• Much of work is not remunerated and not factored
    into economic productivity as the gross national
    product
  • Women considered unproductive by economists and
    development experts

21
Women create and maintain community life and
provide emotional work and labor
22
  • I am a poor, nonworking person. I am just a
    housewife.

23
Crisis in Care-Giving
  • We are facing a crisis in care-giving in health
    care systems that is impacting national and
    global health policy
  • The crisis is reduced to
  • Shortages and numbers of nurses
  • Aging nursing population
  • Immigration of nurses
  • It is due to misinformed patriarchal policy
    makers that we do not yet have effective solutions

24
  • I grew up seeing my mother and the rest of the
    women in the family do a lot of work from sunrise
    to sunset

25
Womens WorkWhen womens work is unacknowledged
and devalued
  • Limited studies of employment, hazards, and
    health
  • Almost non-existent studies of work, risks, and
    health

26
Risks for Women
  • Nature and definition of work
  • Overload
  • Burden of double and triple shifts

27
Vicious Cycle
  • Even when women try to use their culture-imposed
    types of work to earn a better living, they
    become
  • Maids
  • Nannies to well-to-do families in high-income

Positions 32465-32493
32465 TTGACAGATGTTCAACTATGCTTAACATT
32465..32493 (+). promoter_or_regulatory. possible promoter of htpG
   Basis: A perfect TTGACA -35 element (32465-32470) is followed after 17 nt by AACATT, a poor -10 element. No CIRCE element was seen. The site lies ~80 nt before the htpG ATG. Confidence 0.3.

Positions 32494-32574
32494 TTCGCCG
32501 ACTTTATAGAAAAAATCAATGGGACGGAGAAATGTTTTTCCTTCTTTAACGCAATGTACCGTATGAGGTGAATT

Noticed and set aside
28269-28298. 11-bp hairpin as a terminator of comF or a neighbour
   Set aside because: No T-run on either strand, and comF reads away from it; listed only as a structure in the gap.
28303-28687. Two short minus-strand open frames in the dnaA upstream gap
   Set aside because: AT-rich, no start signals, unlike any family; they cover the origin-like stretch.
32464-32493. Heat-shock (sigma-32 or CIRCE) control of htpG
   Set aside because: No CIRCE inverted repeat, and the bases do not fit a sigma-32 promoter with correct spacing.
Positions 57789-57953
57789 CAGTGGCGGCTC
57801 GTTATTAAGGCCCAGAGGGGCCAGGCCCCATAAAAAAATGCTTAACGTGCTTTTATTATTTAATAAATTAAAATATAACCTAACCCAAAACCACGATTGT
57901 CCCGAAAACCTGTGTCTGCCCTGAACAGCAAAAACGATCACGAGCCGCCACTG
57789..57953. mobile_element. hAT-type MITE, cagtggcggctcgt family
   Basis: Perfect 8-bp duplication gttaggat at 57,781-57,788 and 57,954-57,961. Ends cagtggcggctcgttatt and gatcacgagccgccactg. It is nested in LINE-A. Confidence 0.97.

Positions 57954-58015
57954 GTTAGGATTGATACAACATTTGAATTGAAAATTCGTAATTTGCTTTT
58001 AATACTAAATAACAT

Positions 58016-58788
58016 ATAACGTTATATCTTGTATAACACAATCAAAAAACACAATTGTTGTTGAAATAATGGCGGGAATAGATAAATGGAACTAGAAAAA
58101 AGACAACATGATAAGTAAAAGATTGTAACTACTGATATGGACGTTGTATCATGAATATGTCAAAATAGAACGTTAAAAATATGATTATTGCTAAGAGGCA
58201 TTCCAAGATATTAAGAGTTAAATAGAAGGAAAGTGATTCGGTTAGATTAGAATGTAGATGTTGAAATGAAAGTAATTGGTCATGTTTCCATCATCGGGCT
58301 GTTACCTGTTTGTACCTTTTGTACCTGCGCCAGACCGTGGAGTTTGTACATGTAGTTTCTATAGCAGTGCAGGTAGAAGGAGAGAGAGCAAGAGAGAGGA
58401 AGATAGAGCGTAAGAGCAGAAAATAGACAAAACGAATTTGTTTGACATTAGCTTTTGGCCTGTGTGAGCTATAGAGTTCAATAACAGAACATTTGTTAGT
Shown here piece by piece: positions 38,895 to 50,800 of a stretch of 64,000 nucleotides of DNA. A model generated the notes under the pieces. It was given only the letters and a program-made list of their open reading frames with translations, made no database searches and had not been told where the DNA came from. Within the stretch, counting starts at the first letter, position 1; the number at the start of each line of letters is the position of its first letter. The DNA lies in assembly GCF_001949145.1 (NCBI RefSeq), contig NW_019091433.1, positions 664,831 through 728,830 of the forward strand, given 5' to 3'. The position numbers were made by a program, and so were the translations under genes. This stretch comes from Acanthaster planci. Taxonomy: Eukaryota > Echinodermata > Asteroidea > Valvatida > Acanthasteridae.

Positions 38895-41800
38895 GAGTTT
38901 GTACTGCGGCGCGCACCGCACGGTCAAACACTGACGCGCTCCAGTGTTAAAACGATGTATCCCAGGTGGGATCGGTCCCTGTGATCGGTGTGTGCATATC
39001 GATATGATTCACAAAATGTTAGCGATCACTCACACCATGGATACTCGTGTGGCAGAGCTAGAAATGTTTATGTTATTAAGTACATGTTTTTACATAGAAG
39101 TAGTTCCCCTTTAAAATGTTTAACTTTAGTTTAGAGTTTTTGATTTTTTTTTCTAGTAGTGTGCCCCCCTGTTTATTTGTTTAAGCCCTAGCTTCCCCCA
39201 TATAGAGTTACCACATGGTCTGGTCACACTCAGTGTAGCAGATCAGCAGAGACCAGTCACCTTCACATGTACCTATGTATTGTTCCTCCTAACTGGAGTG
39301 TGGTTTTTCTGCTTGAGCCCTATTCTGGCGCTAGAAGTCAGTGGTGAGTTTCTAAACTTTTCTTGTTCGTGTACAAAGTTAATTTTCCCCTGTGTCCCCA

societies.
  • They are
  • Exploited
  • Abused
  • Driven to suicide (maybe!)

28
Women-Workers in Other Countries
  • Domestic workers who work in other countries,
    Filipinas in Hong Kong, Indians in Saudi Arabia,
    Thai in Korea are at a higher risk because of
  • Limited policies to protect them,
  • Lack of access to health care,
  • Demands of family in countries of origin,
  • Marginalization in host family,
  • Lack of support

29
Messias, D.K.H., Im, E., Page, A., Regev, H.,
Spiers, J., Yoder, L., Meleis, A.I. (1997).
Defining and redefining work Implications for
womens health. Gender and Society, 11 (3),
296-323. Messias, D.H., Regev, H., Im., E.,
Spiers, J., Van, P., Meleis, A.I., (1997).
Expanding the visibility of womens work Policy
implications. Nursing Outlook, 45,
258-264. Meleis, A.I., Lindgren, T. (2001) Show
Me a Woman Who Does Not Work! Journal of Nursing
Scholarship, Third quarter, 33 (3), 209-210.
30
Meleis, A.I. (2001). Womens Work, Health, and
Quality of Life It is Time We Redefine Womens
Work. Women and Health. 33, Numbers 1 / 2,
xvxviii (note preface to book printed as
article). Meleis, A.I., and Lindgren, T. (2002).
Man works from sun to sun, but womans work is
never done Insights on research and policy.
Health Care for Women International, 23 (6-7),
742753.
31
What Makes the World Unsafe for Women
  • The burden of work (producing)
  • Marriage

32
  • It is a worldwide phenomenon that women are
    defined by marriage and are always under enormous
    pressure to be found by a husband.

33
MARRIAGE A Risk Factor
  • Women are violated and killed because marriage
    brings
  • Bridal burning in India
  • Abuse and battering by
  • husband and in-laws
  • Burden of caring for
  • in-laws

34
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35
CHILD LABOR
36
CHILD LABOR
37
What Makes the World Unsafe for Women
  • The burden of work (producing)
  • Marriage
  • Violence

38
What Makes the World Unsafe for Women
  • Laws that condone and support domestic violence
    under the pretence that this is a family matter